The veiled, resplendent quilt beings swish between onlookers, pausing long enough for us to read messages written on the trains of their patchwork squares: "Patience, Security, Open-Mindedness, I want to be with my dog." Designed by Maggie Thompson, the quilts were stitched by hundreds of sewers and then sculpted by Korina Emmerich.  An eerie hum emanates from these spirits. One, the enigmatic Sugar Vendil, directs each of us with her mouthed whistle to sit on a chair.

amongst a crowd of onlookers on stage walks a woman dressed in an elaborate quilt sculpture

Sugar Vendil as Totem; Photo by Caitlin Ochs

“Hi, I’m Jasmine. Can someone open this door for me?” a persistent voice repeats. Finally,  a member of our group walks to the stage door and complies. Dancer Jasmine Shorty, who earlier was the quilt holder, a ritualistic figure,  now has become a regular, contemporary person.  She exits through the stage door, runs two flights into the lobby, and then bangs on the audience entrance door to come back in.  Again, someone finally lets her in. This continues for several rounds.  It's almost vaudevillian. The audience has been pulled in as problem solvers.

 Meanwhile, Vendil, long, dark hair fringed in blond, reenters the stage. Dressed in a handsome sage green jumper, ruffles swinging along her back, she splits into a deep, resonant second position. Fists clenched behind her thighs; she pounds the floor with weighted feet. The pounding seems to release the supernatural from the earth, thereby summoning the “underneath.” With this, the tenor of the room shifts.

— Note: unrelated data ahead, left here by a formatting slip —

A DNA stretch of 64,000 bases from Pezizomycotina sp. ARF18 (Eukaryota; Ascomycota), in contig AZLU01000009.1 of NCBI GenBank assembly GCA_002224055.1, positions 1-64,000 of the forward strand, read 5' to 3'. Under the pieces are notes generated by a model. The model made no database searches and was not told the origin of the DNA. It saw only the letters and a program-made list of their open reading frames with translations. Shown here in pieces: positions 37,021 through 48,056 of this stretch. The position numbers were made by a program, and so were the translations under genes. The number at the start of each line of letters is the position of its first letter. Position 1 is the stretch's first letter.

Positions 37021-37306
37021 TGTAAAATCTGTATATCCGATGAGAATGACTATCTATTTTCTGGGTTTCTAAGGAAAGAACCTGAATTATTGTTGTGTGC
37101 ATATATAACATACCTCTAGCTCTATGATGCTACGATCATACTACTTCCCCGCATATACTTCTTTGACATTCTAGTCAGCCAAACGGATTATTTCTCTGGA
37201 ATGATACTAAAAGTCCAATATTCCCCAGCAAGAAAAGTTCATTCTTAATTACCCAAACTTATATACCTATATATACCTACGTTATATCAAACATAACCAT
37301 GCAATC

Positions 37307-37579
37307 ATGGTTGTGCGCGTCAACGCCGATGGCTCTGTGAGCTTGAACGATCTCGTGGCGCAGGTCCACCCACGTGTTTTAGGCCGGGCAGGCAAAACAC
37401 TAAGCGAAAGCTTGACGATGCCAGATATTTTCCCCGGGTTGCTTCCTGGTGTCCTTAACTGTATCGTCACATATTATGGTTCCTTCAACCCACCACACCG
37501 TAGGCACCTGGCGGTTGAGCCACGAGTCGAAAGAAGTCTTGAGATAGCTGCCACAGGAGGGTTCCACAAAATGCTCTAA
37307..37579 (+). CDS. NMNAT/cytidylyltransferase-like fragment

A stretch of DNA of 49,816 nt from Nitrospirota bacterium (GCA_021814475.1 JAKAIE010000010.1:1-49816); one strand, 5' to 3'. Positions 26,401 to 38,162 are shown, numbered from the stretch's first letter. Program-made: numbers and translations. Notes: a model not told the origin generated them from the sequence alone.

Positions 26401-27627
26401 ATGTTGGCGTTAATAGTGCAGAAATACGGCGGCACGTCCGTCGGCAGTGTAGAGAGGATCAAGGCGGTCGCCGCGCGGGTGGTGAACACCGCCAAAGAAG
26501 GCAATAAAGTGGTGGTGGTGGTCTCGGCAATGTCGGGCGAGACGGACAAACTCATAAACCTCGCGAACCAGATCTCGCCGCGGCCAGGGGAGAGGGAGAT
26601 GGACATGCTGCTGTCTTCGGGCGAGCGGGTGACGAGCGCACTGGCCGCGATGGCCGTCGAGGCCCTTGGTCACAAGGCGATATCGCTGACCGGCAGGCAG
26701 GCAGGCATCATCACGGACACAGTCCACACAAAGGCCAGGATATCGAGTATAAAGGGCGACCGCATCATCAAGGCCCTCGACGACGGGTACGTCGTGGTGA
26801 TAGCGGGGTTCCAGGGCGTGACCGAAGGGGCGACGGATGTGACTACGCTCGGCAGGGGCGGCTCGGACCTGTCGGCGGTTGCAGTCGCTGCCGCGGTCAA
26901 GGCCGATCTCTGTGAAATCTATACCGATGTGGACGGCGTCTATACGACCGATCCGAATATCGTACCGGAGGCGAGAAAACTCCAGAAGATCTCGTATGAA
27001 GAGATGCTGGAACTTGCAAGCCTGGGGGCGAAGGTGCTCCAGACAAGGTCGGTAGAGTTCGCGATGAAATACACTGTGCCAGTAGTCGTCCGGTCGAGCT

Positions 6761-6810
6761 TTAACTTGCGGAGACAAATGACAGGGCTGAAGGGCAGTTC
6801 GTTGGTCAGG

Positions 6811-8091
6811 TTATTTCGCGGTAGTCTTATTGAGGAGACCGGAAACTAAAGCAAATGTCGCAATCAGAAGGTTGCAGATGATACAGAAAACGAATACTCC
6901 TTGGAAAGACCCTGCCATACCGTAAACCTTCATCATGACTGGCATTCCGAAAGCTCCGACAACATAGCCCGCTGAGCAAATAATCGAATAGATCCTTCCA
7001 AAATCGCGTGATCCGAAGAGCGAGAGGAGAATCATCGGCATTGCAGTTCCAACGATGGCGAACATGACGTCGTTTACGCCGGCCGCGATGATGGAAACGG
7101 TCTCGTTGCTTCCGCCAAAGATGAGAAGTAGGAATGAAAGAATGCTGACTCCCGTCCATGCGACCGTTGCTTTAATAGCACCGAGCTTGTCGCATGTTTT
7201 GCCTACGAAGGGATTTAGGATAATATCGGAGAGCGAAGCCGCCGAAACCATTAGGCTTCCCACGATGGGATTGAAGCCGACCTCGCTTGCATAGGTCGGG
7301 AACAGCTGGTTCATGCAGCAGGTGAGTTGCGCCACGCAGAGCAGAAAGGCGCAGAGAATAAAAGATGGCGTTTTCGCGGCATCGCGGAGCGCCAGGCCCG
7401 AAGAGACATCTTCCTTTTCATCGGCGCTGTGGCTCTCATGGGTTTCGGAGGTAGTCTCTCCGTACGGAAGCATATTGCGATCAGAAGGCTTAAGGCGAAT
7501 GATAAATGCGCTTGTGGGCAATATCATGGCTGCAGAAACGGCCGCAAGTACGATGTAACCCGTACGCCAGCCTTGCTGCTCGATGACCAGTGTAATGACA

a mound of dirt piled high on stage left, a dancer in green peers at it
Sugar Vendil; Photo by Maria Baranova

The dancers, including Ashley Pierre-Louis, Stacy Lynn Smith, and Johnson stir the space and audience areas with sticks. Large, ferocious bounding movements, leaps, and kicks contrast with small twinkling steps on releve. Arms swing above rotating wrists, fingers flick and spines undulate. Sounds in the throat, an ohhhh or a whisper, are discerned. This extended passage of unrelenting, captivating movement is rich with detail, both large and small. The mound is nominally ascended by two dancers who fling dirt onto the floor.

The entire cast eventually dances together in an enthralling build. As one seated amid the action, I am entranced. Accompanied by an electric electronic score by Pulitzer Prize-winning composer, Raven Chacon, deep sonorous sounds resemble thunder, explosions, rumblings, and wind. Each crackling flash of sound slides into the next. At this liminal moment, all things are prophetically possible. The future looks to the present and the present gazes at the past.

a woman in green leaps forward arms stretched upwards

Jasmine Shorty (Left/Background) and Sugar Vendil (Right/Foreground); Photo: Maria Baranova

Johnson has brought us to a different place altogether where each tree, animal, rock, flowing stream, and star is oracular. “The forest is an archive of breath.” Everything is part of this breathing spirit and central to Indigeneity. Johnson, with her many collaborators, has revealed the arcane. It's a compelling vision.